Just like a Korean muscle car.
Enthusiasts are chomping at the bit to get their hands on the new Kia Stinger. The Korean marque has set pretty high expectations for its first-ever sports sedan, with promises that it will best rivals from Porsche, Audi, and Infiniti alike. But Kia's latest move should especially appeal to the American audience.
According to Roadshow, Kia hasn’t completely fine tuned the exhaust note just yet. The publication reports that engineers are still trying to figure out a way to make it louder, specifically for the U.S. market. Like the BMW M4 and plenty of others before it, the company admits that it will emit engine noise through the stereo system – not that you'll be able to notice.
"It sounded like a hissing note, like a restriction, something from the seventies." said Vice President of Product Planning, Orth Hedrick, prior to the update. "As a general rule, Korean consumers don't appreciate loud exhausts -- because they consider it [to be] a bad muffler, [that] someone's not taking care of their car. It's not refined."
Gallery: 2018 Kia Stinger GT
Part of the exhaust revisions included moving baffles within the muffler. Headquarters reportedly needed to ship 18 exhaust systems to the U.S. to be fitted onto media preview vehicles. The company spent more than a week fitting and fine tuning the exhaust so that they would have the proper sound prior to their debut.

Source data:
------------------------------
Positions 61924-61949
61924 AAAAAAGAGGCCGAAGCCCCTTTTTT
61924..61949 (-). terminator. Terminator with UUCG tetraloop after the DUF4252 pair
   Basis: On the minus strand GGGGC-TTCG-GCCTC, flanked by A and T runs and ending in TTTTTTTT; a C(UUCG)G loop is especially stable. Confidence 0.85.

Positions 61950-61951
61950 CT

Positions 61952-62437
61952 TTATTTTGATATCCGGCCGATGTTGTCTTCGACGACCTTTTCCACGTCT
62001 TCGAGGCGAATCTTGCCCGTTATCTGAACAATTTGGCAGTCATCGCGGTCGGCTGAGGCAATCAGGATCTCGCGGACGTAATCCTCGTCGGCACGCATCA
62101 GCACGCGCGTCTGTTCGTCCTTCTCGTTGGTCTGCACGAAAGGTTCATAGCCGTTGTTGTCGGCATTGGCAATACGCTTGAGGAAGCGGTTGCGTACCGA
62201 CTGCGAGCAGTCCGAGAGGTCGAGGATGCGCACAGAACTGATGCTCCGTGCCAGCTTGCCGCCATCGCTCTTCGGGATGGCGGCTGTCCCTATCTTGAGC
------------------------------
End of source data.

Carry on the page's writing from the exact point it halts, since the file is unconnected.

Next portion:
That same hardware will carry over to the first customers cars, too, says the company. Still, Director of Corporate Communications, James Bell, admits that "it’s like 38 percent of what I would like" in regards to sound.
Whatever the case, the new Kia Stinger will start at $32,795 in the U.S. when it debuts, or $39,985 for the more powerful V6 model. The base four-cylinder model comes with a turbocharged engine good for 255 horsepower (190 kilowatts), and the higher-up 3.3-liter V6 model will be good for 365 hp (272 kW). Rumor has it that a 5.0-liter V8 model could be headed to the U.S., but that remains to be seen.